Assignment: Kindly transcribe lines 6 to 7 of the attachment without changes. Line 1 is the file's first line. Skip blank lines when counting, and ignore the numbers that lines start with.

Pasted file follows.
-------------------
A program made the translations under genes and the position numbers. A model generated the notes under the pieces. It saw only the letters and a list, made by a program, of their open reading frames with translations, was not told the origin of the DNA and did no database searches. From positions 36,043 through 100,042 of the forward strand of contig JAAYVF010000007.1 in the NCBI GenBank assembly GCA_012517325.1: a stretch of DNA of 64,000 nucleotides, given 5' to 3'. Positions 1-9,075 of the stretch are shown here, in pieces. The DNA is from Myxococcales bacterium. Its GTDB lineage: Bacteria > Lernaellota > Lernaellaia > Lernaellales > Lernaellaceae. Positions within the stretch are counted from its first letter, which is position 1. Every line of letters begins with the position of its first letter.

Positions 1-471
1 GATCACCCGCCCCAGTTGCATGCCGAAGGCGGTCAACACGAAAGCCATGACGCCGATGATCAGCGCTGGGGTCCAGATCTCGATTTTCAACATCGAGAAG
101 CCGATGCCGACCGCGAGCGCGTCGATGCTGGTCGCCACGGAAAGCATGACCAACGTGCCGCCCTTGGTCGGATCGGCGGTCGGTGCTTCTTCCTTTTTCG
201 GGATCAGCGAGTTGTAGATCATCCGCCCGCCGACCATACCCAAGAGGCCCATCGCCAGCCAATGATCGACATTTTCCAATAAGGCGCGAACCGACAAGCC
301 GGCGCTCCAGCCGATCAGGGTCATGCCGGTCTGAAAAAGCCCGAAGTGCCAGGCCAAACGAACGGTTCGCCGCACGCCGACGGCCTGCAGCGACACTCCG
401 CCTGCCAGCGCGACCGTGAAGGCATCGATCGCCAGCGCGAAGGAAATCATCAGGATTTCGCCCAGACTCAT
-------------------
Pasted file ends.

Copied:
301 GGCGCTCCAGCCGATCAGGGTCATGCCGGTCTGAAAAAGCCCGAAGTGCCAGGCCAAACGAACGGTTCGCCGCACGCCGACGGCCTGCAGCGACACTCCG
401 CCTGCCAGCGCGACCGTGAAGGCATCGATCGCCAGCGCGAAGGAAATCATCAGGATTTCGCCCAGACTCAT